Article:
*I would consume 300-400 calories an hour with a combination of all of my favorite foods- Tailwind, Black Forest Gummy Bears, Avocados, Olives, Pizza, and Boom Gels. This challenge would be to eat lots of food to make sure I stay strong and am not depleted.
*My goal was to nap somewhere past the halfway point through the night stretch of 206 heading to Hammonton. Maybe a 30 minute nap. From there, I was hoping I could nap in 15 minute intervals to get a little boost needed.
- I wore 2 pairs of shoes: The 361 degrees Spire 4 and then would switch to the 361 degrees Fantom. The idea here was to switch shoes halfway to keep my body feeling fresh and also giving myself a mental boost. The Spire is a max cushioned shoe that is great at keeping my body fresh and protected. The Fantom is my favorite 361 degree shoe and is one that I use for fast 50 mile to 100 mile road ultra events. As I would fatigue, my hope was that the Fantom would give me the pep needed to finish strong.
- For pacing, 12 minutes and 30 seconds a mile was the goal pace. Anything faster than that was one split faster to going under 40 hours. If I had to walk, I wanted to walk fast– 15 minute mile pace and under as this would allow recovery but also keep my splits closer to the goal pace.
- Look for inspiration. Running 200 miles takes a lot of mental strength and when you are mentally energized and focused, you can push through the physical pain.
Get to the Point: The Run
Getting this run started was not easy. My training was solid and I felt prepared to push well beyond what I had ever gone before. The furthest I had ever ran was 86 miles at the Pine Creek Challenge 100 miler. I started a fundraiser through Custom Ink to sell some beanies and raise funds for the Road Runners Club of America. As this run across NJ would mostly be a road run, I wanted to support a running organization that went beyond just New Jersey and I loved what they do for kids with the “Kids Run the Nation” Program. I had incredible support from friends, family, and the membership at Roxiticus Golf Club where I worked. I had sold over 50 beanies and raised close to $3,000 dollars.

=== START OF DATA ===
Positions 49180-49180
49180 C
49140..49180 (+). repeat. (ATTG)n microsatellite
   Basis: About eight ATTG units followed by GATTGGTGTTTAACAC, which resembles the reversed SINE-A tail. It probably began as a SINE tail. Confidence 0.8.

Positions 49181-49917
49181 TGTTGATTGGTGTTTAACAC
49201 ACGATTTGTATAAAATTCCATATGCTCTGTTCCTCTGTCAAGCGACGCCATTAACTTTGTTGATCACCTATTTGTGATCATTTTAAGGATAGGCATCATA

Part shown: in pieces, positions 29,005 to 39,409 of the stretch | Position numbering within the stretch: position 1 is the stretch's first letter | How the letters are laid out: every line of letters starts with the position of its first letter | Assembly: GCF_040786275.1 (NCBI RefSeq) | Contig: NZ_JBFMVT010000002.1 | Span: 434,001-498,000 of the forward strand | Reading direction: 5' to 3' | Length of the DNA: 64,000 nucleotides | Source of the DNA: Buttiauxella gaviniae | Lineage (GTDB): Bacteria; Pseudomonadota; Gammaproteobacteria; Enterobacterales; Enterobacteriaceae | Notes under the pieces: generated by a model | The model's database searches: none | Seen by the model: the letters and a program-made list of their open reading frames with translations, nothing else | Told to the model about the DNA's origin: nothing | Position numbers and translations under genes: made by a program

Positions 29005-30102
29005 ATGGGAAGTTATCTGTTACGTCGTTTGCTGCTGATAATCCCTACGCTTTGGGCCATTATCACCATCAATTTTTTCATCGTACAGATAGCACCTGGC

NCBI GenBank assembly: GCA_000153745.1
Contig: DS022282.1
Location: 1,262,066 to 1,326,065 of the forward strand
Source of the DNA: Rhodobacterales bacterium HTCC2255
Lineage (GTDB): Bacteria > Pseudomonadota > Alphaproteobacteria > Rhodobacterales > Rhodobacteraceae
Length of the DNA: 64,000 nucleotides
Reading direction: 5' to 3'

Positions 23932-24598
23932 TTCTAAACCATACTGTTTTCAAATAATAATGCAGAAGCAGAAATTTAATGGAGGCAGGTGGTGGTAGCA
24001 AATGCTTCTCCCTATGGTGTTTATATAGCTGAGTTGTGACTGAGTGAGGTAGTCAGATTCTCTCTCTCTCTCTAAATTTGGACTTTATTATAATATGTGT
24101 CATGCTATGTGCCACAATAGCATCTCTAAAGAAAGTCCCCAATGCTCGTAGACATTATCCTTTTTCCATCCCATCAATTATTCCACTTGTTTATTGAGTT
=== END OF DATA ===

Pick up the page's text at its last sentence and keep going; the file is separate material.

The week leading up to the run, I created a new Gofundme for those that did not get a beanie but wanted to donate. Little did I know that the NJ media would start to latch on. I did my first initial interviews and then like a snowball rolling down the hill, things became Bigger, and BIGGER as the week went along. Wednesday of that week, we drove the course to make sure we had driving directions and got the course set. Come Friday, the first articles came out. The Nj.com article generated a ton of buzz- so much so that I had sooo many people reaching out. I was not ready for this amount of attention and honestly, I was a nervous wreck. I have to say my Wife, Ashlee, was the real strong constant in all of this and took on so much of the media and attention and outside stresses so that I could just run. The course was set, the tracker set, food and supplies ready; the run was going to happen.
The hotel we stayed at had a lighthouse outside of it and I knew it was a sign. I was going to get myself to that Cape May Lighthouse. I could not sleep the night before. My heart just kept thumping in my chest the whole night. My alarm went off at 1am, and I knew it was go time. With only maybe a few hours of real sleep, I had no idea what would happen. It was a cold night. Temperatures were in the 20’s with windchill up top at the park which made things feel as if they were in the single digits. It was COLD!